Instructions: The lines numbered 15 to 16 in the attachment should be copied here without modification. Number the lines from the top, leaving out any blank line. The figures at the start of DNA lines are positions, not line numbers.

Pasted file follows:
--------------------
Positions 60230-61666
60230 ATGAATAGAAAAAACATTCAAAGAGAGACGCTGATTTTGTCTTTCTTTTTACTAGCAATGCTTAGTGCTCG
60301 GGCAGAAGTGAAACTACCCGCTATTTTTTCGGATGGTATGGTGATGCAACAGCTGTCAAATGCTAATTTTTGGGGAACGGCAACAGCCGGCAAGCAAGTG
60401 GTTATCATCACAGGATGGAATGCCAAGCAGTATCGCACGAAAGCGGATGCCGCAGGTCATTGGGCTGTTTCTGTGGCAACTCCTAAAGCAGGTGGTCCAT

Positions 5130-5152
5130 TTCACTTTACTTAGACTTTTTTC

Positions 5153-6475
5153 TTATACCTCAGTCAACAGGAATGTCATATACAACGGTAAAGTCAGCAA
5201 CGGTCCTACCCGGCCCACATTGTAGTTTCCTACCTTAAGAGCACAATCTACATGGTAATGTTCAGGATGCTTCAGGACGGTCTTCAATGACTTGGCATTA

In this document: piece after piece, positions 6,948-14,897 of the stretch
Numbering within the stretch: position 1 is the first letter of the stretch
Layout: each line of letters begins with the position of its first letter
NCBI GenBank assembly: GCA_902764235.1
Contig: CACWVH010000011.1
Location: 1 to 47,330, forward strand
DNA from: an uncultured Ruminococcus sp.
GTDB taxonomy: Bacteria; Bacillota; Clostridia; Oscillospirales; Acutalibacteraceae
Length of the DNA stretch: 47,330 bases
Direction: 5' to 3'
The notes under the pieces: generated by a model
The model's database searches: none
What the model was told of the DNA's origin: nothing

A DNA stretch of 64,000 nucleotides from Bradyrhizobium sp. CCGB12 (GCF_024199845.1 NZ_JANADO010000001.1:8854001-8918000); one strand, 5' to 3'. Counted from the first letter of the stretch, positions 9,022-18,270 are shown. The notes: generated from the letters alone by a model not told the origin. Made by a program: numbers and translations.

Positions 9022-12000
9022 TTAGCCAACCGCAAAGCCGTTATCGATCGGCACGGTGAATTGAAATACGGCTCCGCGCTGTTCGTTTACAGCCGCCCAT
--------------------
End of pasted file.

Location: 1 to 47,330, forward strand
DNA from: an uncultured Ruminococcus sp.